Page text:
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As requested by James.
And in no particular order:
1. Dream Sequence: Commonly found in horrors or thrillers. Usually followed by the protagonist snapping out of sleep and then going about his/her business. Best avoided. It’s meant to establish style and intrigue but more often than not generates confusion and irritation.
2. Drifting through clouds: A lot of coming of age/rites of passage flicks use this gimmick where the camera glides through the clouds to find the protagonist’s humble abode while he introduces us, via voice-over, to the fascinating minutiae of his life: “It was a summer I’d never forget.” If it’s not a voice-over, it’s usually singing or music from the story’s era.
3. The Prologue: A tried and tested way to begin any movie but a cliché nonetheless. The Exorcist has a good one - the best ones are where they establish something interesting but we cut to separate events entirely to begin the real story. Not easy to achieve. Recommended for skilled scribes only.
4. The Embarrassing Moment: Hero undergoes a humiliating experience, usually with the opposite sex (especially if it’s a rom com) or as a child which defines his present-day character as a psycho/nerd/stalker/chief executive/script reader.
5. The Chase: A person being chased through the woods by an unseen and ghastly assailant. Probably a monster of some kind. Bo-ring (see ‘Dream Sequence’). Also any car chase or foot chase through the city streets to establish our ‘never-say-die’ and gutsy hero.
6. The Quick Murder: A really stupid person gets quickly slaughtered as he/she goes around an empty house saying ‘hello?’. However, when the hero comes into play, the murderer takes the full 120 mins running time to make a committed attack only to be thwarted at the last minute. Ok, that’s the end of the script but it only makes the beginning more annoying…
7. Talk to Camera: The protagonist, heck sometimes a whole bunch of characters, ‘break the fourth wall’ and talk directly to the audience. A more polished version of this is when the narrative includes vox-pop style cuts of the characters being interviewed. It was clever once. Now it’s annoying.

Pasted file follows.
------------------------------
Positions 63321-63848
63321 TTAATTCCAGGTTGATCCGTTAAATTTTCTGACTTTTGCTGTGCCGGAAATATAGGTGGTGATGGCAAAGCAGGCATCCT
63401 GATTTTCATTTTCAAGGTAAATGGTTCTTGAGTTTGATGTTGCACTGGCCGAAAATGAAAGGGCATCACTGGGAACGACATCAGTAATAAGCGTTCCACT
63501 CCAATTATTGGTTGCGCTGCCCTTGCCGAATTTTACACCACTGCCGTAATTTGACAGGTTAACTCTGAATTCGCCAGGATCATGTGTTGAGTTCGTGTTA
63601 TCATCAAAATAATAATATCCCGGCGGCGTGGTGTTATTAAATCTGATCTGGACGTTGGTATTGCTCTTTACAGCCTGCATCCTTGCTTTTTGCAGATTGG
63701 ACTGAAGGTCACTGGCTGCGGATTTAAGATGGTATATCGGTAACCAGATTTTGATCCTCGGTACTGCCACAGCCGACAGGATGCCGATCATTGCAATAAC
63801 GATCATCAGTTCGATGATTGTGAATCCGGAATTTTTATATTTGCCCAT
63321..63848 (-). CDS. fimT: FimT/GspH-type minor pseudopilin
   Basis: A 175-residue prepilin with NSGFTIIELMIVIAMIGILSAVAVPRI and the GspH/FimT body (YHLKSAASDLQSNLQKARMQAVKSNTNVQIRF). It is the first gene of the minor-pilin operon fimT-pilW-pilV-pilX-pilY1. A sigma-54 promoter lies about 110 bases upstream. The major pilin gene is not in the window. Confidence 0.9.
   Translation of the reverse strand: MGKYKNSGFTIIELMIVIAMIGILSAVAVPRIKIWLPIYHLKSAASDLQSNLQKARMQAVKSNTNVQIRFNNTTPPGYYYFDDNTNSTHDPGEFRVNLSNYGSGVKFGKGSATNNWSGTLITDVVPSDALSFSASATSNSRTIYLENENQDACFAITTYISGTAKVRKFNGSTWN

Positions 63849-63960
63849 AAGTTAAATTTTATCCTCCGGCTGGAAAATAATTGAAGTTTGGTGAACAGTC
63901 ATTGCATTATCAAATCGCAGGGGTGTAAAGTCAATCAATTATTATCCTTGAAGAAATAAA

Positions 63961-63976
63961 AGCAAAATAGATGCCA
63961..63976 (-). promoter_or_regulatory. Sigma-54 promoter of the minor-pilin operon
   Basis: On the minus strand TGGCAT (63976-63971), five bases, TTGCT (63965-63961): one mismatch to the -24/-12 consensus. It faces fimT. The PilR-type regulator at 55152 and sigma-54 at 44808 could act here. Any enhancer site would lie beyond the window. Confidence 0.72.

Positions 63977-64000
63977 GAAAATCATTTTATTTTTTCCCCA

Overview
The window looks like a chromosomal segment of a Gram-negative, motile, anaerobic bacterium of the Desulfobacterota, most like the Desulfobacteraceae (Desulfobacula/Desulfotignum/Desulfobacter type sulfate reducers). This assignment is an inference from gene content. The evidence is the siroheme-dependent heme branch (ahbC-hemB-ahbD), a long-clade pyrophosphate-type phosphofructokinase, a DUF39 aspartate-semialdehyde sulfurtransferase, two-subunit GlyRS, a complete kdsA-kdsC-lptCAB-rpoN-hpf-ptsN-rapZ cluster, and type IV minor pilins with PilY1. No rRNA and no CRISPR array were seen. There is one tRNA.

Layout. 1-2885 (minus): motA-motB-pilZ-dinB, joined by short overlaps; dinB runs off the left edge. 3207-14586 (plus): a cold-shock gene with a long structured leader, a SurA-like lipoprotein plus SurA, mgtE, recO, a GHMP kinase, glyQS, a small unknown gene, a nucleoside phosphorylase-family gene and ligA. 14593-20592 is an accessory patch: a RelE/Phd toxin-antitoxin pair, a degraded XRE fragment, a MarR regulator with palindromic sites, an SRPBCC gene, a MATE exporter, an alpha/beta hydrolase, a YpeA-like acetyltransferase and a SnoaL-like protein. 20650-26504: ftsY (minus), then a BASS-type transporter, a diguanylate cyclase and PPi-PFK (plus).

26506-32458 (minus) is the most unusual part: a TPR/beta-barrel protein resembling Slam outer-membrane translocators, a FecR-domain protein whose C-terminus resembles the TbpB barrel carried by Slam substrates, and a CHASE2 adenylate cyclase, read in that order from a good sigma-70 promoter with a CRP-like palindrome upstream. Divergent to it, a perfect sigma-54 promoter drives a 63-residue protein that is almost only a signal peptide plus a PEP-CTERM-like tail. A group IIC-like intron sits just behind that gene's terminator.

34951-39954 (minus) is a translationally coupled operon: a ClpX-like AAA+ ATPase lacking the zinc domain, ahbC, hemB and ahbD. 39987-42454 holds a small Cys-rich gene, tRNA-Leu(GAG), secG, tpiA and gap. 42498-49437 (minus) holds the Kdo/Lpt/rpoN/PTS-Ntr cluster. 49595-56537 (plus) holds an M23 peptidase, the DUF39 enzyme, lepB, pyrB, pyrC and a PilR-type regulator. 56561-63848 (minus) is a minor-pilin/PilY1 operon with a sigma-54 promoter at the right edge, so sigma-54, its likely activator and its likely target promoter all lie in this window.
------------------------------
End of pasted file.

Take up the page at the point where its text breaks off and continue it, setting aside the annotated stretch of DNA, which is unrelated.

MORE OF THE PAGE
8. The Chummy Writer: The writer wants to ingratiate himself on the reader so will try to chat him up while he reads, as in: “FADE IN: It’s dark but not too dark that we can’t find our seats in the cinema and as the credits roll...” Some of this chummy style can be okay if the script is a comedy but stuff like: “I’d write the sex scene but my mother reads my scripts” is best left avoided.
9. The Break In: A cool heist or burglary is done. The thief retires but is called back into duty to do ‘one last job’. Another similarity to this is the ‘false beginning’ where we might see a heist or something criminal taking place which is then revealed to be a training exercise or summink like that. Monsters Inc and James Bond did this well. Spec scripts do not but they do it often.
10. Fall From Grace: The lead character is sacked, demoted or chucked especially if it’s a personal drama, cop thriller or rom com, causing him to start from scratch and reinvent his life, go against orders or find the love of his life.
PS: When’s a cliché not a cliché? When it works.
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